On June 6, 2017, U.S. District Court Judge William O. Bertelsman, a Carter appointee, struck down a Kentucky campaign finance contribution limit that discriminated in favor of the Republican and Democratic Parties, and against all other parties. Shickel v Dilger, e.d., 2:15cv-155. The law, sec. 121.015(3)(b), said that individuals could give $5,000 to a “caucus campaign committee”, which was defined as: “members of the following caucus groups who receive contributions and make expenditures to support or oppose one or more specific candidates or slates of candidates for nomination or election, or a committee: 1. House Democratic caucus campaign committee; 2. House Republican caucus campaign committee; 3. Senate Democratic caucus campaign committee; and 4. Senate Republican caucus campaign committee.”
Because the law specifically names Republican and Democratic committees, and gives them the ability to receive $5,000 contributions, the law is discriminatory. Individuals generally can only give $1,000 to a candidate for state or local office, so a $5,000 contribution limit for contributions to these Democratic and Republican committees is valuable. UPDATE: starting July 1, 2017, that candidate limit goes from $1,000 to $2,000, due to a bill that passed the legislature earlier this year.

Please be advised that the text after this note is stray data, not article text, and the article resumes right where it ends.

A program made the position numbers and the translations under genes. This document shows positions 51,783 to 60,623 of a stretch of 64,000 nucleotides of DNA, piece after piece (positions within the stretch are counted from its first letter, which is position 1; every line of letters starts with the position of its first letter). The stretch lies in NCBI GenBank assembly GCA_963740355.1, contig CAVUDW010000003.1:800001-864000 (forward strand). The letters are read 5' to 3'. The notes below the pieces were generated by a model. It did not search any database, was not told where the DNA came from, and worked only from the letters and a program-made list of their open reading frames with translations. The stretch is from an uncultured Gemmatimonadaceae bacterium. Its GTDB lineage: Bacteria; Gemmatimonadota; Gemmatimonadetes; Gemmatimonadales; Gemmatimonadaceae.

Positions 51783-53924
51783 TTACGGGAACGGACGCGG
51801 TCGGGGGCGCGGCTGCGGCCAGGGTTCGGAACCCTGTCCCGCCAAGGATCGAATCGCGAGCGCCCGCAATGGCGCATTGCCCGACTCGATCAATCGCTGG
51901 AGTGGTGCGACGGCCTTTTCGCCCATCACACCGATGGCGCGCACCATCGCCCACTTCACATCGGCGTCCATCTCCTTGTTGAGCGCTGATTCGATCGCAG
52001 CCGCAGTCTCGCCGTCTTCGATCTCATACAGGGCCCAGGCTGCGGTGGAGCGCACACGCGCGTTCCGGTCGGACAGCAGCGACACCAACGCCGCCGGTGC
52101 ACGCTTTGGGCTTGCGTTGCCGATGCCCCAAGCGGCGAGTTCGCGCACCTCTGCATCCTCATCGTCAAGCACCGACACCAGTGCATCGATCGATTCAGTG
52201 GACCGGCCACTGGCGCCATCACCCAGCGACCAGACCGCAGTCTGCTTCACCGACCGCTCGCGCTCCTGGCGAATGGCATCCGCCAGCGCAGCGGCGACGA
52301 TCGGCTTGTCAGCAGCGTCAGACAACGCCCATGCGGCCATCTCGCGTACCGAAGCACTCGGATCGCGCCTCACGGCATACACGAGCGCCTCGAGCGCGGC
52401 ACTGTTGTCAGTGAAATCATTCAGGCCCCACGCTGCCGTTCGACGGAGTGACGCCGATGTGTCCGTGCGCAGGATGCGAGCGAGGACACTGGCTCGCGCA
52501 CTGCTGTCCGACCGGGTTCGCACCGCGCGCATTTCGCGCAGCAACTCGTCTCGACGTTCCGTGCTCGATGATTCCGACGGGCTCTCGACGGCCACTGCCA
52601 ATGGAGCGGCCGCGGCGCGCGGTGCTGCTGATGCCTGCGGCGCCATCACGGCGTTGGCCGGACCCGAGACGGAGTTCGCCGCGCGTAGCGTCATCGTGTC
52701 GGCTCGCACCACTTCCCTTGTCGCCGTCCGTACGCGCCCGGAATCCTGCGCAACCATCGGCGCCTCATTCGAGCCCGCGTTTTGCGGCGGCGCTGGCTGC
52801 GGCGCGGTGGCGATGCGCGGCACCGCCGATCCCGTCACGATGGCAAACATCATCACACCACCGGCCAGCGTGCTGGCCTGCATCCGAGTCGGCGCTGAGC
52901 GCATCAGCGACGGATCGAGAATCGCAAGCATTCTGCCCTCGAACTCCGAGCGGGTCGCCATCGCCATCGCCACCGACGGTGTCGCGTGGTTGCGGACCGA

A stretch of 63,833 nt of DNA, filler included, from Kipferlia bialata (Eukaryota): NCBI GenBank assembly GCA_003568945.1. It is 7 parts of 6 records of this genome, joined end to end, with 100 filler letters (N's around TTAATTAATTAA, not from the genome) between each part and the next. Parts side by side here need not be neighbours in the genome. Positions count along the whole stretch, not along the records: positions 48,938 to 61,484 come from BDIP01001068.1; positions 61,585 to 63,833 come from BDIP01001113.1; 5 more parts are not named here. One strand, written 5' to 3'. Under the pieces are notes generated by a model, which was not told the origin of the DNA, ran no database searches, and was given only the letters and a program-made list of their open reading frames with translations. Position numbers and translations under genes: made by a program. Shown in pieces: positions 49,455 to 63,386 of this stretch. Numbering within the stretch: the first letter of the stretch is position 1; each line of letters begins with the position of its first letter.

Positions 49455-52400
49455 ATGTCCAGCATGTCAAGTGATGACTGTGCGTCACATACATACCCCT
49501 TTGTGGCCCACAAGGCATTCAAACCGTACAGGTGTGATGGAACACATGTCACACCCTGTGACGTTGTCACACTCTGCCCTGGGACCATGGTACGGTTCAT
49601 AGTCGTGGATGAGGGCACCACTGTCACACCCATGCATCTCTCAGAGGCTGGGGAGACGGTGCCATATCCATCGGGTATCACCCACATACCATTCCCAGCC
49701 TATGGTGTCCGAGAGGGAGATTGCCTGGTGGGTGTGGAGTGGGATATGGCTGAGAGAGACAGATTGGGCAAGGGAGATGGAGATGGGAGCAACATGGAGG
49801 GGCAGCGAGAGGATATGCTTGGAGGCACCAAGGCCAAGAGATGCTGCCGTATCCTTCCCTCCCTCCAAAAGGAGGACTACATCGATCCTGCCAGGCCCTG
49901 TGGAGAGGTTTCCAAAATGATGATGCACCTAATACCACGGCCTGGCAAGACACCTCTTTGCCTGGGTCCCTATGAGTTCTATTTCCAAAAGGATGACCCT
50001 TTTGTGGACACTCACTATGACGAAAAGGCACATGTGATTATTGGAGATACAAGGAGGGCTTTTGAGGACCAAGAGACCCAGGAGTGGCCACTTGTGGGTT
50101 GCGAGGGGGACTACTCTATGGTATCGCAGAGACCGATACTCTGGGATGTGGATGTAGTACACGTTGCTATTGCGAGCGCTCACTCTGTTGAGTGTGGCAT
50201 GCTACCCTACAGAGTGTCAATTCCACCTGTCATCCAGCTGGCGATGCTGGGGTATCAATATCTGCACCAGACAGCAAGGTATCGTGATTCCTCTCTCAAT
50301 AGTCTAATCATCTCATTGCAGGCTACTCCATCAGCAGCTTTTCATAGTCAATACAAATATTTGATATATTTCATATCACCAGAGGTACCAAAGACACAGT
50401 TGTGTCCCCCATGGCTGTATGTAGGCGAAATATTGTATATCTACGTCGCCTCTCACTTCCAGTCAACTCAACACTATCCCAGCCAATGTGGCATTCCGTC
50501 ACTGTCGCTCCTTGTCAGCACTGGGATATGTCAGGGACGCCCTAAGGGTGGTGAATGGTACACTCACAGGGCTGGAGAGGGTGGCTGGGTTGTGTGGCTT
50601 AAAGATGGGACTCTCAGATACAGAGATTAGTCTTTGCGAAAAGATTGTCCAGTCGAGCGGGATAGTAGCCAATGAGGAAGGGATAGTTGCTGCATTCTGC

The case was filed on August 24, 2015, and was argued on January 10, 2017. Two of the three plaintiffs are Libertarian candidates. The third plaintiff is a Republican State Senator, John Shickel. Shickel did not complain about section 121.015(3)(b). His part of the case challenged another law that made it illegal for a lobbyist to give anything whatsoever to a legislator. That law was also struck down, partly because it is vague and, if taken literally, almost absurdly draconian. The decision mentions it might even apply to a drink of water. Thanks to Ken Moellman for this news.